This is an application for a K23 award for Dr. Vanessa Grubbs, a nephrologist at the University of California, San Francisco, who seeks to establish herself as a young investigator in patient-oriented clinical research on the periodontal-chronic kidney disease relation. This K23 award will provide Dr. Grubbs with the support necessary to accomplish the following goals: (1) to become expert at patient-oriented clinical research in the study of the periodontal-chronic kidney disease relation;(2) to conduct clinical investigations of the effect of periodontal disease on chronic kidney disease (CKD) progression;(3) to implement advanced biostatistical methods in clinical studies;(4) to develop and implement a pilot intervention study;and (5) to develop an independent clinical research career. To achieve these goals, Dr. Grubbs has assembled a mentoring team comprised of two co-primary mentors: Dr. Kirsten Bibbins-Domingo, an internist and epidemiologist funded by the NIH, with expertise in population research in CKD and cardiovascular disease among vulnerable populations and Dr. Neil Powe, the Constance B. Wofsy Distinguished Professor of Medicine and NIH-funded researcher in kidney disease. Her multidisciplinary mentoring team also includes Drs. David Lovett, a nephrologist whose research focuses on proinflammatory pathways of renal fibrosis and progression,;Steven Offenbacher, a periodontologist whose research focuses on the systemic effect of periodontal pathogens;and Peter Ganz, a cardiologist and renowned expert in endothelial function. Chronic kidney disease remains a prevalent public health issue despite intense efforts targeting traditional risk factors. Dr. Grubb'research will focus on defining the independent effect of a novel risk factor, periodontal disease, on kidney function decline and factors that may predispose greater risk in both the general population (Aim 1) and among a population at high risk for CKD progression (Aim 2) and to pilot an intervention of intensive periodontal disease treatment among an underserved population with CKD (Aim 3).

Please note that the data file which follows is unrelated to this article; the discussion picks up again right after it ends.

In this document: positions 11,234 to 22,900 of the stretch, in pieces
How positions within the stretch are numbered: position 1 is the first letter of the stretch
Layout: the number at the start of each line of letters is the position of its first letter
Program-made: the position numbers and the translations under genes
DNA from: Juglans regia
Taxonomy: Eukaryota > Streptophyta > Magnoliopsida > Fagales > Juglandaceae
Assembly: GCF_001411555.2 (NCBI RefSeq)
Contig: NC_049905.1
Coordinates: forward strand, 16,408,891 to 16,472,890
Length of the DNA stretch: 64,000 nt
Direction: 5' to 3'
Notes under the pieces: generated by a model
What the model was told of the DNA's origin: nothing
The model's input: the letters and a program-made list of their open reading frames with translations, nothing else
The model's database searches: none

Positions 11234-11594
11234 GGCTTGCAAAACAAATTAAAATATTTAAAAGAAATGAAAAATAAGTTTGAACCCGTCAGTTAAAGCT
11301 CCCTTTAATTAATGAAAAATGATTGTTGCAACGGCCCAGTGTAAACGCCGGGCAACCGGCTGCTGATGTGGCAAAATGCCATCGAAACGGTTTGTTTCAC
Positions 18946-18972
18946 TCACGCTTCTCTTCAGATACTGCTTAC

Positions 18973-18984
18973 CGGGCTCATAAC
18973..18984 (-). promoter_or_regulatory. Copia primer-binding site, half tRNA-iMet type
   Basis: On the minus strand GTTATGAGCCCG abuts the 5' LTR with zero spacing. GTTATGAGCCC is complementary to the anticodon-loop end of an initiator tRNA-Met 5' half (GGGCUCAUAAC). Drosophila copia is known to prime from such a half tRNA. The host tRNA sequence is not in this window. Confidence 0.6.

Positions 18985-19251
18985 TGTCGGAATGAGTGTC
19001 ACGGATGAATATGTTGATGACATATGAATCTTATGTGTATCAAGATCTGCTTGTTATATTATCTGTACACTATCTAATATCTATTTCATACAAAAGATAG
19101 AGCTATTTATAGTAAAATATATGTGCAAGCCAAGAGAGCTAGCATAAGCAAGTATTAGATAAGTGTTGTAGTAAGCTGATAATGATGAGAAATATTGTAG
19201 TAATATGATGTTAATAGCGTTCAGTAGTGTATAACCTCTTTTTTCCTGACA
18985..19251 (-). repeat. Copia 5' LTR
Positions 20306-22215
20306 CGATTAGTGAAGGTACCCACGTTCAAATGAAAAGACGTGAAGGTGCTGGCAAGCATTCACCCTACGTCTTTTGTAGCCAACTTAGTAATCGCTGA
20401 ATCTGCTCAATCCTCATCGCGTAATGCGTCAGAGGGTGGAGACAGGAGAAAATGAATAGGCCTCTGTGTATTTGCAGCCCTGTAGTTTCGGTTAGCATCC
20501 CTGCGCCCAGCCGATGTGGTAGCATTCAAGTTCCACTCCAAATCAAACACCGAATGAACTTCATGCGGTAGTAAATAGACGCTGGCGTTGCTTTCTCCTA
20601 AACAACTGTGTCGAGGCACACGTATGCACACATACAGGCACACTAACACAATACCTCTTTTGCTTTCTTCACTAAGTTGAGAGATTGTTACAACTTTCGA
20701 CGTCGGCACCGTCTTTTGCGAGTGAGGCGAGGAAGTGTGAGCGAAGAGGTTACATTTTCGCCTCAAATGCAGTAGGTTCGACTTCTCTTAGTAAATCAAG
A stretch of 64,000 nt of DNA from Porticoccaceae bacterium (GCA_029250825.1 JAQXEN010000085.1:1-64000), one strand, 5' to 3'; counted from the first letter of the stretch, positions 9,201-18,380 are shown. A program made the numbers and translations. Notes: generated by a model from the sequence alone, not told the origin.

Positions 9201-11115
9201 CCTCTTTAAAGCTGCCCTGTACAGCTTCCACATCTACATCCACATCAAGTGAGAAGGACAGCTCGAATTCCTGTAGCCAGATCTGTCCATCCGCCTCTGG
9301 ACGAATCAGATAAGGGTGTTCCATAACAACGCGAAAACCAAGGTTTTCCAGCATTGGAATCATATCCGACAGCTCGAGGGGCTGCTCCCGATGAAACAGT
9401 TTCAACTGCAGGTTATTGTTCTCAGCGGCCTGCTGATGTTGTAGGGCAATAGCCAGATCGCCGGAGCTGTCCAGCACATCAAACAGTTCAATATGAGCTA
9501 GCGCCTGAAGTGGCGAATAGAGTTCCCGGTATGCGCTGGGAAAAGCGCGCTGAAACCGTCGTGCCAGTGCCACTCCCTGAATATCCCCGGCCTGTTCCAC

For Aims 1 and 2 Dr. Grubbs will capitalize on existing cohort data from the National Health and Nutrition Examination Survey and the Jackson Heart Study linked to create longitudinal data and utilize advanced multivariate statistical analyses. The pilot study in Aim 3 will provide the basis for a large, multi-site intervention trial to determine to what extent treatment of periodontal disease can slow progression of clinically evident kidney disease, to be proposed in an R01 grant application towards the end of the K award.
Chronic kidney disease (CKD) represents a substantial public health burden through both increased morbidity and mortality and financial costs that disproportionately affect communities of color. Improved understanding of modifiable factors, such as periodontal disease, that may slow or prevent CKD progression is critical to decreasing the burden of CKD.
|Grubbs, Vanessa; Lin, Feng; Vittinghoff, Eric et al. (2014) Body mass index and early kidney function decline in young adults: a longitudinal analysis of the CARDIA (Coronary Artery Risk Development in Young Adults) study. Am J Kidney Dis 63:590-7|
|Grubbs, Vanessa; Wasse, Haimanot; Vittinghoff, Eric et al. (2014) Health status as a potential mediator of the association between hemodialysis vascular access and mortality. Nephrol Dial Transplant 29:892-8|
|Grubbs, Vanessa (2014) Undocumented immigrants and kidney transplant: costs and controversy. Health Aff (Millwood) 33:332-5|
|Crews, Deidra C; Kuczmarski, Marie Fanelli; Grubbs, Vanessa et al. (2014) Effect of food insecurity on chronic kidney disease in lower-income Americans. Am J Nephrol 39:27-35|